Citation. 771 F.2d 667, 1985 U.S. App. 2 Fed. R. Serv. 3d (Callaghan) 864
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Brief Fact Summary.
Patricia Kothe (Plaintiff) brought suit for medical malpractice against four defendants, Dr. Smith, Dr. Andrew Kerr, Dr. Kerr’s professional corporation, and Doctors Hospital (Defendants). Plaintiff discontinued actions against Dr. Kerr, Dr. Kerr’s corporation and Doctors Hospital. Sanctions were imposed against Defendant, Dr. Smith, for settling the case during trial at an amount suggested by the judge prior to trial. Thus, Defendant appeals from a judgment of United States District Court of Southern District of New York, which directed him to pay $1,000 to Plaintiff’s attorney, $1,000 to Plaintiff’s medical witnesses, and $480 to the clerk of the court.
Synopsis of Rule of Law.
A trial judge may not abuse his sanction power in order to encourage settlement.
Plaintiff brought suit for medical malpractice against four defendants, Dr. Smith, Dr. Andrew Kerr, Dr. Kerr’s professional corporation, and Doctors Hospital, seeking $2 million in damages. Actions against Dr. Kerr, Dr. Kerr’s professional corporation, and Doctors Hospital were discontinued. Three weeks prior to trial, the trial judge held a pretrial conference during which he directed parties to conduct settlement negotiations. The judge recommended settlement between $20,000 and $30,000 and warned the parties that if they settled for a comparable figure after trial had begun he would impose sanctions. Defendant offered $5,000, which was rejected. Plaintiff’s attorney informed the judge that his client would settle for $20,000 but requested that the figure not be released to the Defendant. The only pretrial settlement that was released to the Defendant was $50,000. When the case settled for $20,000 after one day of trail, the district court penalized the Defendant alone. Defendant appeals.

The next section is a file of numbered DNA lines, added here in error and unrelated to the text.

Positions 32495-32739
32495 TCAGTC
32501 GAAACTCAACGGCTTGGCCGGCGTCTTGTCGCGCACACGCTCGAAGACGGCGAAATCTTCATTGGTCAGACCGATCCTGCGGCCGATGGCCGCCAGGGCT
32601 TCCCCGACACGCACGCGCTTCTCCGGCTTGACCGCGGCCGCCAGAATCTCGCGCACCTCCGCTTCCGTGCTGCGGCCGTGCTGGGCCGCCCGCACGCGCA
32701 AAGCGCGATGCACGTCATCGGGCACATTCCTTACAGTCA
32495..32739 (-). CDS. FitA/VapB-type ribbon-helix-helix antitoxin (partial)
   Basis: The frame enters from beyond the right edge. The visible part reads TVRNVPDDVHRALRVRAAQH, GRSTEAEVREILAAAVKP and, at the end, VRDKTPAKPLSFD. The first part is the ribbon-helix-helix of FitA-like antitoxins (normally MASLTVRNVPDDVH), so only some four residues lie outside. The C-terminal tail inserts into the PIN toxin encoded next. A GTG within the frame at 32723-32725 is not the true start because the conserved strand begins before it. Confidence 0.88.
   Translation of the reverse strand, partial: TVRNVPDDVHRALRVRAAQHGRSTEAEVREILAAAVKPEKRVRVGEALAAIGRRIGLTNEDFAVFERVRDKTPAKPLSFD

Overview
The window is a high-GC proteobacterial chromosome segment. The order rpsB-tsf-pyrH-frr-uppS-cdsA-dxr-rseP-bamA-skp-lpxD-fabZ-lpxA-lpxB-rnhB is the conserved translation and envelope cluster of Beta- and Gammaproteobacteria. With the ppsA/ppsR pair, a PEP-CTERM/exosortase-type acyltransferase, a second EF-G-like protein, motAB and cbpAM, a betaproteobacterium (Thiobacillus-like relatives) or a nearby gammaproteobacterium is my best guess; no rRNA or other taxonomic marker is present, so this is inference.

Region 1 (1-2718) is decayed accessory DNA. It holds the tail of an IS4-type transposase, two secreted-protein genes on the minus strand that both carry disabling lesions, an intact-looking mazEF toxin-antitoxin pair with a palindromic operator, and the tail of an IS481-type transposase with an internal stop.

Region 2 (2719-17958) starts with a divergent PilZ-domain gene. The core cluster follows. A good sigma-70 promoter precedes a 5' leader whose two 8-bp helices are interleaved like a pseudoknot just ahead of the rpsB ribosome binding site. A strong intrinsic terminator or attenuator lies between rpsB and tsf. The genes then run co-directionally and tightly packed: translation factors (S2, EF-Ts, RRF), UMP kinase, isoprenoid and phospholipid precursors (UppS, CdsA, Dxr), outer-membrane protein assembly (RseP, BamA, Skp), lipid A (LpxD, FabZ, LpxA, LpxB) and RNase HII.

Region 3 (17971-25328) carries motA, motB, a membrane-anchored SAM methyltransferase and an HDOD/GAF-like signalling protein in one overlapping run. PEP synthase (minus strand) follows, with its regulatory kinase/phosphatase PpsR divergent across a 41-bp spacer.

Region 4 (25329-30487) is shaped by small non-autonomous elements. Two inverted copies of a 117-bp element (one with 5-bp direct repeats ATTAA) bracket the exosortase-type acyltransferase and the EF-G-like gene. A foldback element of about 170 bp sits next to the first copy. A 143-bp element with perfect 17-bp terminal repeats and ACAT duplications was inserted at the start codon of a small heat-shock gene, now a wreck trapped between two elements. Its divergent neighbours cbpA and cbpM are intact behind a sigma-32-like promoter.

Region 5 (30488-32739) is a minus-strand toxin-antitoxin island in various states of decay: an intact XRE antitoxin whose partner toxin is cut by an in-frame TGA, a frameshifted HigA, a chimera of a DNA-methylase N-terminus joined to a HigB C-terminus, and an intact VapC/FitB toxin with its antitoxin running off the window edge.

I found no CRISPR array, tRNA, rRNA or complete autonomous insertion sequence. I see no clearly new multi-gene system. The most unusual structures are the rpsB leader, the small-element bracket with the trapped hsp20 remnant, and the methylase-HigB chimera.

Whether a judge may impose sanctions against the dilatory party for failure to settle prior to trial?
No. Judgment vacated and remanded. The district court’s imposition of sanctions was an abuse of the sanction power in Rule 16 (f) of the Federal Rules of Civil Procedure. A trial judge must not use pressure tactics to compel settlement. Rule 16 was designed to encourage pretrial settlement discussion, not to impose negotiations on unwilling litigants. The coercion in this case was also troublesome, since the court imposed sanctions on the Defendant alone. The Defendant should not have been required to make an offer to settle because the court wanted him to. Defendant’s attorney had every right to change his evaluation of the case after the trial had begun.
The purpose of Rule 16 is to maximize the efficiency of the court system by urging attorneys and clients to cooperate with the court and to abandon practices that interfere with the management of cases. Imposing sanctions on parties for settling cases after the trial begins is contrary to the purpose behind the rules, which is to encourage the settlement of cases. This case is more troubling, as the judge imposed sanctions on the Defendant alone for settling during the trial. CHAPTER II. The Rewards And Costs Of Litigation-Of Remedies And